Web Development

How To Automate PostgreSQL and repmgr on Vagrant

July 28th, 2020 | By Rui Trigo | 9 min read

I often get asked if we can build a resilient system with PostgreSQL.

Considering that resilience should feature cluster high-availability, fault tolerance, and self-healing, it's not an easy answer. But there is a lot to be said about this.

As of today, we can't achieve that level of resilience with the same ease as MongoDB's built-in features. But let's see what we can do with the help of repmgr and other tools.

At the end of this exercise, we will have achieved some things that come in handy, such as:

  • A few Ansible roles that can be reused for production

  • A Vagrantfile for single-command cluster deployment

  • A more realistic development environment close to the production stage is good for foreseeing "production-exclusive issues."


  • Build a local development environment with a PostgreSQL cluster with fault tolerance capabilities;

  • Develop configuration management code to reuse in production.


Install Vagrant, VirtualBox, and Ansible.

sudo apt install vagrant
sudo apt install virtualbox && sudo apt install virtualbox-dkms
sudo apt install ansible

Note: An alternative to installing Ansible on your host machine would be to use the Ansible-local Vagrant provider, which needs Ansible installed on the generated virtual machine instead.


1. Write a Vagrantfile

You can use vagrant init to generate the file or simply create it and insert our first blocks.

Vagrant.configure("2") do |config|
  (1..3).each do |n|
    config.vm.define "node#{n}" do |define|
      define.ssh.insert_key = false
      define.vm.box = "ubuntu/bionic64"
      define.vm.hostname = "node#{n}"
      define.vm.network :private_network, ip: "{n}"

      define.vm.provider :virtualbox do |v|
        v.cpus = 2
        v.memory = 1024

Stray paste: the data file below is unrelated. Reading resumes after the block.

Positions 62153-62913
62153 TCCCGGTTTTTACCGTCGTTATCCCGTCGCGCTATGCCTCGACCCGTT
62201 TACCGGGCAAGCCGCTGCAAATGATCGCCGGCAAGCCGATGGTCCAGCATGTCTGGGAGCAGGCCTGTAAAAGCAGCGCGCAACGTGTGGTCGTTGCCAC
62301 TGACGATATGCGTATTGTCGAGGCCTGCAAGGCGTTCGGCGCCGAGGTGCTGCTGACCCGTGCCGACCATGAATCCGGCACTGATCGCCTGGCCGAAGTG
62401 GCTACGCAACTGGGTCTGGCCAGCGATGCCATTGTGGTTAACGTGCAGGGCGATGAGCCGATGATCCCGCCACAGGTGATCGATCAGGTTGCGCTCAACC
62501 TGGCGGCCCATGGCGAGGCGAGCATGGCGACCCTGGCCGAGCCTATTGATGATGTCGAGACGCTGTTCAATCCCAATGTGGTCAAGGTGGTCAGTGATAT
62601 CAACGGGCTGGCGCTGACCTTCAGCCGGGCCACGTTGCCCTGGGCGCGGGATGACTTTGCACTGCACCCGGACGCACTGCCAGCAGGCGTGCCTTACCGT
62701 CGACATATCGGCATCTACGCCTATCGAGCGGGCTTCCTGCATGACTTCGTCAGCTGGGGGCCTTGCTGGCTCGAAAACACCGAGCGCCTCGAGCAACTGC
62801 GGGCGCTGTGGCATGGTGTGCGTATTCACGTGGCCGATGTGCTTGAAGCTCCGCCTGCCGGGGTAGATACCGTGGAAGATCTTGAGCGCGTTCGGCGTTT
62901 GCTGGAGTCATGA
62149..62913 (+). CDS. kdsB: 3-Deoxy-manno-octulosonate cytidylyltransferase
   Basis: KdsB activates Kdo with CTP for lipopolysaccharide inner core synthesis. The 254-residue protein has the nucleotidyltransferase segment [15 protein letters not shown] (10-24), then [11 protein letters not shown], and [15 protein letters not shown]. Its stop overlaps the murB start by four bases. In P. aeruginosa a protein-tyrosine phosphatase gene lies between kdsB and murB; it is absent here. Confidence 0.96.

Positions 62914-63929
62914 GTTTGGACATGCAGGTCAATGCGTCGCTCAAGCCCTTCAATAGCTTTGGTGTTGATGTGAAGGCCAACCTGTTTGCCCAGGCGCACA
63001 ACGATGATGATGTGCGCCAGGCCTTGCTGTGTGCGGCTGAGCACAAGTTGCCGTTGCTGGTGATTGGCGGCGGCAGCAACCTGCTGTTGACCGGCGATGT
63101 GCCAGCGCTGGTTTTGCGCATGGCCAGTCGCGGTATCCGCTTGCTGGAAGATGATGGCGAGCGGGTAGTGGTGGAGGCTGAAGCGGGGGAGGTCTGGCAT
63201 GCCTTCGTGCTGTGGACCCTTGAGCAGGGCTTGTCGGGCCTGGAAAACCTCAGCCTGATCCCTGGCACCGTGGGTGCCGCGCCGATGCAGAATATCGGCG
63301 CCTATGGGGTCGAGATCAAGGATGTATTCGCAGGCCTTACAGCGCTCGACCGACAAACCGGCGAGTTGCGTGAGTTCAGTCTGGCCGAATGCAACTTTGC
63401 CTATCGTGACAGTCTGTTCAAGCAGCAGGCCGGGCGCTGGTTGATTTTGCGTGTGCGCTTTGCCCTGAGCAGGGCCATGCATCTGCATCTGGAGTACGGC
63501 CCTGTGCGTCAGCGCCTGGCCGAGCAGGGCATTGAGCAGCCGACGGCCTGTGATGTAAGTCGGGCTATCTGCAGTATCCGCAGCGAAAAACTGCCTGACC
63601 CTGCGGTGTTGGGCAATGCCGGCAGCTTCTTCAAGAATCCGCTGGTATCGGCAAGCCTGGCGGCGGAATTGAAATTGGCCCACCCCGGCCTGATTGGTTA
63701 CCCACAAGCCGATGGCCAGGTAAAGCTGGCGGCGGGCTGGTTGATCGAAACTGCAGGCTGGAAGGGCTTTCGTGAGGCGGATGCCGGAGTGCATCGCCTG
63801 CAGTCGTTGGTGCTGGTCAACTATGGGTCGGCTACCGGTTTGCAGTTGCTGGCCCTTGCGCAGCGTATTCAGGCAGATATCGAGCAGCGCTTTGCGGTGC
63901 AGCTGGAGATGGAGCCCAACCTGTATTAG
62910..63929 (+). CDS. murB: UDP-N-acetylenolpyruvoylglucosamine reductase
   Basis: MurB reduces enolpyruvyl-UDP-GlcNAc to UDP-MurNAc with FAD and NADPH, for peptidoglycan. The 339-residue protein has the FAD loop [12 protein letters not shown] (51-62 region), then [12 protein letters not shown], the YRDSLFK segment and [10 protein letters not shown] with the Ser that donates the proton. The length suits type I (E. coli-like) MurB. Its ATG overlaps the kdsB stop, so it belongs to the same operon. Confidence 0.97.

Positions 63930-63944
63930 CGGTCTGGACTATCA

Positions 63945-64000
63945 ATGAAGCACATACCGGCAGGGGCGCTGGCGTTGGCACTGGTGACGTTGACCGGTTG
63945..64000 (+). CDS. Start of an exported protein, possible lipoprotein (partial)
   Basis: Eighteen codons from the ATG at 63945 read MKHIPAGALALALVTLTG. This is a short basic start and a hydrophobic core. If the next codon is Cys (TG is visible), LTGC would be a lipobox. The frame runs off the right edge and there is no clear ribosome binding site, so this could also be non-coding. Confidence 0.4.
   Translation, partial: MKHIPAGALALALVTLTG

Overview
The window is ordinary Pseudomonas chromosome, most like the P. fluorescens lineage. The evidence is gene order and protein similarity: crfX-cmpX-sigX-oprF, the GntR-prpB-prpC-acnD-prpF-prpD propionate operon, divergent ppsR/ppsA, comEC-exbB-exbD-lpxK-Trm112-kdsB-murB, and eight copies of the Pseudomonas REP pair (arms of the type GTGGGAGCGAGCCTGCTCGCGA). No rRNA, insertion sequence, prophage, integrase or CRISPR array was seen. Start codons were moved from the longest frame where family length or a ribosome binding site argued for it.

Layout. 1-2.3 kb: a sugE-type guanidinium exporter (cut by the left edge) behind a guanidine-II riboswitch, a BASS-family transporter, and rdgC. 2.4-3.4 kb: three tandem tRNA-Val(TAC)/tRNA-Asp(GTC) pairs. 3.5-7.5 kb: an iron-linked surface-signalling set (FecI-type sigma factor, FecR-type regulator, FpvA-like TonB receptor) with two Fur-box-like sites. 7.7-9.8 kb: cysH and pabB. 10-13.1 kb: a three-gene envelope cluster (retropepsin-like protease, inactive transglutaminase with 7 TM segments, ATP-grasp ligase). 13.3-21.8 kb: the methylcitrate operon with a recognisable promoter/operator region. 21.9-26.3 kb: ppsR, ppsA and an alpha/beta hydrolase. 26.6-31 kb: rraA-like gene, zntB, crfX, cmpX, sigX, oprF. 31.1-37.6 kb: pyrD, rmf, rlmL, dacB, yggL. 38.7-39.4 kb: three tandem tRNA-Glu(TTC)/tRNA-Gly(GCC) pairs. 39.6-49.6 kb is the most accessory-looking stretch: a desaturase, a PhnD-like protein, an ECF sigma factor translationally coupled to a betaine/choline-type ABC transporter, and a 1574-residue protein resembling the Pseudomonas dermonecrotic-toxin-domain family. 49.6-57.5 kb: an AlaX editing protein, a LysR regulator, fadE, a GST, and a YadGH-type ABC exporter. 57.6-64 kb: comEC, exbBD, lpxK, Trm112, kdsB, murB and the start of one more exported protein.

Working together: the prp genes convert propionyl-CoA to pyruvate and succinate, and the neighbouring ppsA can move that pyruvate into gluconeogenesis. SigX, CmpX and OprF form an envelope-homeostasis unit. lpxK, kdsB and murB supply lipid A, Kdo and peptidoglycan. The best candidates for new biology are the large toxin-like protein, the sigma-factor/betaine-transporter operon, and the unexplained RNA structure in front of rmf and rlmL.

v.name = "node#{n}"

Let's go block by block:

  • The first block is where we set up the Vagrant version.

  • on the 2nd block, we iterate the following code so we can reuse it to generate 3 equal VMs.

  • OS, hostname, and network settings are set in the 3rd block.

  • The fourth block contains VirtualBox-specific settings.

You can create the servers with:

# create all 3 VMs
vagrant up
# or create only a specific VM
vagrant up node1

2. Add a provisioner

Just by doing the first step alone, we can already launch three working virtual machines. A little exciting, but the best is yet to come.

Launching virtual machines is a nice feature of Vagrant, but we want these servers to have PostgreSQL and repmgr configured, so we will use configuration management software to help us. This is the moment Ansible walks in to amaze us.

Vagrant supports several providers, two of which are Ansible and Ansible Local. The difference between them is where Ansible runs, or, in other words, where it must be installed.

In Vagrant terms, the Ansible provider runs on a host machine (your computer), and the Ansible Local provider runs on guest machines (virtual machines). As we already installed Ansible in the prerequisites section, we'll go with the first option.

Let's add a block for this provisioner in our Vagrantfile.

Vagrant.configure("2") do |config|
  (1..3).each do |n|
    config.vm.define "node#{n}" do |define|
      define.ssh.insert_key = false
      define.vm.box = "ubuntu/bionic64"
      define.vm.hostname = "node#{n}"
      define.vm.network :private_network, ip: "{n}"

      define.vm.provider :virtualbox do |v|
        v.cpus = 2
        v.memory = 1024
        v.name = "node#{n}"

      if n == 3
        define.vm.provision :ansible do |ansible|
          ansible.limit = "all"
          ansible.playbook = "provisioning/playbook.yaml"

          ansible.host_vars = {
            "node1" => {:connection_host => "",
                        :node_id => 1,
                        :role => "primary" },

            "node2" => {:connection_host => "",
                        :node_id => 2,
                        :role => "standby" },